Get your decor fix with five drool-worthy shop interior designs that are possibly even more breathtaking than the products on sale.
While primarily an online luxury accessories brand, The Daily Edited wanted to create a physical store where its customers could immerse themselves in a truly bespoke environment.
They tasked Berlin-based design duo Pattern Studio to transform a compact 60m2 space in Melbourne, Australia, into an achingly-cool shop interior wherein its products could shine.
The design studio responded by stripping away unnecessary decorative elements to allow a few key pieces to act as focal points, adding an illuminated datum line to create the illusion of height. The result is a seductively sophisticated space that features soft pinks, organic curves, Norwegian rose marble and gold detailing.
The Milan store of multi-brand womenswear label Ambrosia is a perfect example of elemental elegance. Designed by Ciszak Dalmas Design and Spanish architect Matteo Ferrari, the interior is divided into two large rooms, one behind the other.
The first is adjacent to the entrance and is flooded with natural light, which highlights the products on display. Here, sleek, contemporary furniture is contrasted with heavy box pedestals made of onyx and walnut wood.
The second is an expansive changing area, where plush velvets and dim lighting create an ambient environment. While seemingly at odds with each other, both spaces combine in one alluring interior that invites shoppers to escape the outside world and stay a while.
Play meets practicality in Kindo, a children’s clothing store in San Pedro Garza Garcia, Mexico, whose bold interior is designed to resemble a giant bead maze toy.
‘This is a space where each of the bead maze’s attributes are used for the products’ exhibition,’ says Mexican firm Anagrama, who is the mastermind behind the design. ‘The tubes function as display stands for clothing and the beads are used to exhibit an array of accessories.’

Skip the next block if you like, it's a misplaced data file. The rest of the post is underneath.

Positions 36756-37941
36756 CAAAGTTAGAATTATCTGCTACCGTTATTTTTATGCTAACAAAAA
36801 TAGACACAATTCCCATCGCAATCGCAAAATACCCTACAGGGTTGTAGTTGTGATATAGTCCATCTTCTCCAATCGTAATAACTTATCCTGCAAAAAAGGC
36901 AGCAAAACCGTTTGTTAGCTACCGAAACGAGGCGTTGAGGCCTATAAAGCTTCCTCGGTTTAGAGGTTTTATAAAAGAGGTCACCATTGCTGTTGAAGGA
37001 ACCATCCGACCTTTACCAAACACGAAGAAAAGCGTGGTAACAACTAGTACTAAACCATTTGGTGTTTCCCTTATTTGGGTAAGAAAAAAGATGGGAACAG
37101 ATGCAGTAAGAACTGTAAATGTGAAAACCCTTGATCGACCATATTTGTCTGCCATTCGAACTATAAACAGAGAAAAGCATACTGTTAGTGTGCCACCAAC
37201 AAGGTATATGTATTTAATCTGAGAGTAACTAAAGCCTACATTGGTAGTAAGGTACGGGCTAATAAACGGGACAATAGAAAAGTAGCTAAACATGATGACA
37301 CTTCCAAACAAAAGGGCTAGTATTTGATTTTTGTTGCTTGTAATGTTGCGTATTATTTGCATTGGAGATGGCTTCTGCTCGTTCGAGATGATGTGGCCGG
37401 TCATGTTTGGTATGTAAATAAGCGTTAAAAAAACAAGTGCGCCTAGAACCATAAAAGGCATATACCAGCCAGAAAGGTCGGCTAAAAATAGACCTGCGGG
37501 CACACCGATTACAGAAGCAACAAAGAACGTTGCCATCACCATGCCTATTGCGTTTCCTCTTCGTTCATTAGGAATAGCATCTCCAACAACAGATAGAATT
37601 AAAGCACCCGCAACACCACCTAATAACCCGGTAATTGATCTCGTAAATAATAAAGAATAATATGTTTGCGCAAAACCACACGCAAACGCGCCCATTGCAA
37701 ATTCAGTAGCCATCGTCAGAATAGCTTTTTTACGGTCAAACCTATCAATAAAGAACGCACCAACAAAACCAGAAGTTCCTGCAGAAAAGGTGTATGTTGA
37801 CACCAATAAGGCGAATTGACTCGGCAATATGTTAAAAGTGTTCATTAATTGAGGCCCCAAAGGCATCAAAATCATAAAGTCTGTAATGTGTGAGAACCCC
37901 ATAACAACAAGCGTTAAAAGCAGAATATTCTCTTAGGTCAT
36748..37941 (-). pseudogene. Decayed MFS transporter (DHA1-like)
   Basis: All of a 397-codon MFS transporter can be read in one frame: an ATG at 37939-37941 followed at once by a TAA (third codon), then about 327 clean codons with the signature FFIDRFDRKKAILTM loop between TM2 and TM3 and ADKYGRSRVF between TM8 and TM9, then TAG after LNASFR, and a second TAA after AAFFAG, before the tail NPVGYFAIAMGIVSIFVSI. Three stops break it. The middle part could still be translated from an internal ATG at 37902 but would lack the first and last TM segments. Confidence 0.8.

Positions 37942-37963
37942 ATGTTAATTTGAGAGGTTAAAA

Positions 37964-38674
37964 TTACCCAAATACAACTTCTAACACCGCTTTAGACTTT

The aim was to create a dynamic store that offers an unusual and fun shopping experience for both adults and children. Drawing on Kindo’s colour palette of pastels and neons, this shop interior complements the brand’s style while staying true to Anagrama’s signature aesthetic.
Igarashi Design Studio is known for its energetic and inventive designs, so it’s no surprise that it is behind the statement shop interior of revered Japanese designer Tsumori Chisato’s Shanghai boutique.
Drawing on Chisato’s extensive use of pattern in his clothing, the space includes meticulously arranged shapes and forms that speak of the fashion designer’s attention to detail.
The shop interior is scattered with charming design elements, such as gilded dots on the walls and ceilings arranged in the same wave pattern that runs throughout the boutique.
South African fashion designer Margot Molyneux’s stand-alone store on Cape Town’s Roeland Street is a fitting reflection of the minimalist, refined clothing she creates.
Its Art Deco-inspired interiors and furniture are courtesy of Molyneux’s husband Marlon Leggat, whose project development company Framework fitted out the store.
From the rounded edges of the furnishing and the draping of the curtainings to the inclusion of fresh plants and the choice of upholstery, every aspect of Molyneux’s shop interior is carefully thought out and beautiful to behold.
Want to know more about Margot Molyneux? Read our interview with her here.